How the arrival of South African teams in the Pro14 will boost social media engagement

This is a guest post by Trev Keane MD of fan data and analysis experts SportEgo.ie.

This last saw week saw huge news break in the world of rugby as North and South combined to create history. The newly named Guinness Pro14, the latest evolution of the Celtic league, will see two new teams and a new structure.

South African franchises, the Southern Kings and the Toyota Cheetahs, will ensure plenty of air miles for the likes of Munster and Edinburgh Rugby. The new structure will see 14 teams split into two conferences of seven, with three from each qualifying for the playoffs.

September 1st will ensure all eyes are on Kingspan Stadium when Ulster make history as they clash with the Cheetahs. Emerging Springboks Uzair Cassiem, Oupa Mohoje, Francois Venter and Ox Nche are set to become familiar names to Scottish, Irish and Welsh rugby fans over the coming 12 months as the franchises integrate into a new rugby way of life.

PRO14 chief executive Martin Anayi hailed the historic and bold move as an ‘astonishing achievement’ and a ‘golden opportunity’ but how did the everyday fan react? Sportego took a look at the social media reaction to the announcement, and found that it has overall been very positive.

The three main social channels for the newly named Pro14 grew 2.8% compared to the previous 7 days when it grow 0.2%.

  • They now have a reach of 286k and with the huge potential rugby audience in South Africa this will grow further over the coming months. Social activity was up 266.7% with 44 posts while social engagement increased an incredible 2,294%.
  • The official announcement of the new league achieved 7.99% audience engagement on Facebook.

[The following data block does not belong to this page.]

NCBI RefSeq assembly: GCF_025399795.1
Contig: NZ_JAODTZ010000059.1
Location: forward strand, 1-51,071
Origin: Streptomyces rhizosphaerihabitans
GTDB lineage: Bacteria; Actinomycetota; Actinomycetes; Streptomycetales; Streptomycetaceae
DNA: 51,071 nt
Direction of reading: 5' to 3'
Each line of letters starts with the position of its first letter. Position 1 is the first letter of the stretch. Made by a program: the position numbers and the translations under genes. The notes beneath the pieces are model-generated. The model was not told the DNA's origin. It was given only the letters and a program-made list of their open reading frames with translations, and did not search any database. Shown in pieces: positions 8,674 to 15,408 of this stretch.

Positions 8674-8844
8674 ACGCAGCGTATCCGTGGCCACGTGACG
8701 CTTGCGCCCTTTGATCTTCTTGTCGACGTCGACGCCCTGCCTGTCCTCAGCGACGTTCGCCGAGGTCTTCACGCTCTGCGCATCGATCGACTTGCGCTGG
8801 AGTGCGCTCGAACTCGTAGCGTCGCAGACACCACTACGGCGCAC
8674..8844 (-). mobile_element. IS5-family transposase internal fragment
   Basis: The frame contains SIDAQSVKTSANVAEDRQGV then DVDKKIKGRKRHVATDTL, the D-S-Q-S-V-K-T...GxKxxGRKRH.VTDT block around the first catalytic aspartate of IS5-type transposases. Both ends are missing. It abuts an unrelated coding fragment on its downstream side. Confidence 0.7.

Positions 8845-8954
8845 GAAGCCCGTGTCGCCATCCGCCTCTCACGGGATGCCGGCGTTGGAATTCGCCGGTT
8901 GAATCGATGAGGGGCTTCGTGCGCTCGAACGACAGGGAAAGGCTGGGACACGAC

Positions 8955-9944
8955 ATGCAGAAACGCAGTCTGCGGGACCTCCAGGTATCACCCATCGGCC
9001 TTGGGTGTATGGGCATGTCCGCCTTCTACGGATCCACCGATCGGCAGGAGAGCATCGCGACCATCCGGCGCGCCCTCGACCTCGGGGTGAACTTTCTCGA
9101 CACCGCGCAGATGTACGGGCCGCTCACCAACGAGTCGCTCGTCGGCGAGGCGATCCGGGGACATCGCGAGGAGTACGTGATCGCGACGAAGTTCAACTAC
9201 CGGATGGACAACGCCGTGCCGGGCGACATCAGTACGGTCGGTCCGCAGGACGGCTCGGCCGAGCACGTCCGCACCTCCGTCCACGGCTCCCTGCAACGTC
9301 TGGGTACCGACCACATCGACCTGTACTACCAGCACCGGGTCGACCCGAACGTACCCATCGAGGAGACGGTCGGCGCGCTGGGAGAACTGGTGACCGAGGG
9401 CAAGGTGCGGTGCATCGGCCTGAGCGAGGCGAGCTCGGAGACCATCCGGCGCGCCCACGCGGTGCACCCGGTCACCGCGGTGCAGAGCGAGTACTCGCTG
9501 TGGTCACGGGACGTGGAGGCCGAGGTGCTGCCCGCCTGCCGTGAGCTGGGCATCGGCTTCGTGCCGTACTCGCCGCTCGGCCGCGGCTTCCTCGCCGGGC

• This was significantly bigger than the 4.49% and 2.63% achieved on Instagram and Twitter; although with an average engagement of 0.50% across all channels, these numbers are impressive.

As you can imagine, key accounts from the world of rugby were quick to spread the news. Looking at the hashtag #Guinnesspro14, 72% of those that interacted with the hashtag on Twitter and Instagram were male. 81% of the audience interaction were white, while 37% were Generation X, with the much coveted millennial generation making up 41%.

The sentiment was very positive, too, with “SouthernKingsSSA”, “Pro14”, “WelcomeCheetahs”, “Excited” and “Looking Forward” the key positive words while “Expensive” and “Travel” were the most common negative words associated with the announcement.

Social mentioners are key at spreading influence. Edinburgh Rugby player Allan Dell wrote a welcome message in Xhosa with 103 engagements while Rugby United, WalesOnline Rugby, SA Rugby Magazine, Leinster Supporters and Paul Williams spread the good news to their 200k plus audiences.

In terms of audience size, the Cheetahs have a social audience of 148,305 (17k Instagram, 79, 805 Facebook and 51.5k Twitter) while the Southern Kings SSA have 31,269 (3,668 Instagram, 18,045 Facebook and 9,556 Twitter). Those audience numbers put them well behind leaders, Leinster Rugby with the Kings boasting the smallest social audience and the Cheetahs sitting mid-table.

While the Pro14 news has captured the imagination, it is still not at the level of Leigh Halfpenny. The Lions’ fullback returned to Wales this week joining the Scarlets.

The announcement of his return led to 18.9% and 13.3% audience engagement on their respective Instagram and Facebook pages, much more than the 10.4% (381 engagements the Southern Kings garnered for their league-joining announcement.

Of course, there are no grand final places handed out for social audiences.

Produced by SportEgo.ie.

About author

Chris McMullan
Chris McMullan 261 posts

Chris is a sports journalist and a regular contributor to Digital Sport - follow him on Twitter @CJMcMullan91

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